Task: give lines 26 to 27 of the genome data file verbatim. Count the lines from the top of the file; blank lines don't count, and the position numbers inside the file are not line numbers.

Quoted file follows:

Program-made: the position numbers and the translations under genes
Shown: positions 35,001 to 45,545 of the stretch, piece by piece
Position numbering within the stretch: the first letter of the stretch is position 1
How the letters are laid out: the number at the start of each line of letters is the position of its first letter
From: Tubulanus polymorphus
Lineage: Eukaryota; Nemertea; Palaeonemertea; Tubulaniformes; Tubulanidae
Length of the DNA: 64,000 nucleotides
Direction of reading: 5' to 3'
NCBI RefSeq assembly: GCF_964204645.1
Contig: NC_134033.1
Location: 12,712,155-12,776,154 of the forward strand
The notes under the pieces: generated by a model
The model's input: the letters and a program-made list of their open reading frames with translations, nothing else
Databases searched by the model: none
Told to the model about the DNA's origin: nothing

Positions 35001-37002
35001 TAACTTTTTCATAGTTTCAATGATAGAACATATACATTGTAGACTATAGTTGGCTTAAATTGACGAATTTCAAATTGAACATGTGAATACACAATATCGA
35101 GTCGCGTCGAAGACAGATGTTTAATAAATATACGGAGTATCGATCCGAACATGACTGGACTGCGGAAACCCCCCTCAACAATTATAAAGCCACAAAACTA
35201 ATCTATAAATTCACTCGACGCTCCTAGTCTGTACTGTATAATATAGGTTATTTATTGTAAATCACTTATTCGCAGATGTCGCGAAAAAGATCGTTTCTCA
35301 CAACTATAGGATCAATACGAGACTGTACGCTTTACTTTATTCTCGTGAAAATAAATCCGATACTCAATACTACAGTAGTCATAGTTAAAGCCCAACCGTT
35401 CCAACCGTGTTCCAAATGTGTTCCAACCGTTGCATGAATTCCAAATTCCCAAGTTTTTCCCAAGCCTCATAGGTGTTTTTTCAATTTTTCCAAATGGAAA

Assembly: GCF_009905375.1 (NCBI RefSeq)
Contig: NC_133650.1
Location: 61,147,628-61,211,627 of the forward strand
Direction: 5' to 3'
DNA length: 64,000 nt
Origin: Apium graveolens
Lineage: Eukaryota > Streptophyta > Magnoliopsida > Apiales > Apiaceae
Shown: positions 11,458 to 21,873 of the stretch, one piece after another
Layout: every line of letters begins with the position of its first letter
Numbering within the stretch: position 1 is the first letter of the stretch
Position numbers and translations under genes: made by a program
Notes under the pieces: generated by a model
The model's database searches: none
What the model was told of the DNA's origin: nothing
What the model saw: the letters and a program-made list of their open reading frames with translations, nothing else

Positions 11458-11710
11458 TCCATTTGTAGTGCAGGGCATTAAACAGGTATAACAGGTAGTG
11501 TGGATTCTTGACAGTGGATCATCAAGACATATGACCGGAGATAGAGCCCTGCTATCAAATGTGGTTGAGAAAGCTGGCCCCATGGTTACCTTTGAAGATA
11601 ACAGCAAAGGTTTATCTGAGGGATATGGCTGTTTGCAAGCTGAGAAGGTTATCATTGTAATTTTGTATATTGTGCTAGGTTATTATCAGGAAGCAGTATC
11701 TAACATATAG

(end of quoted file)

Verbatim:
DNA length: 64,000 nt
Origin: Apium graveolens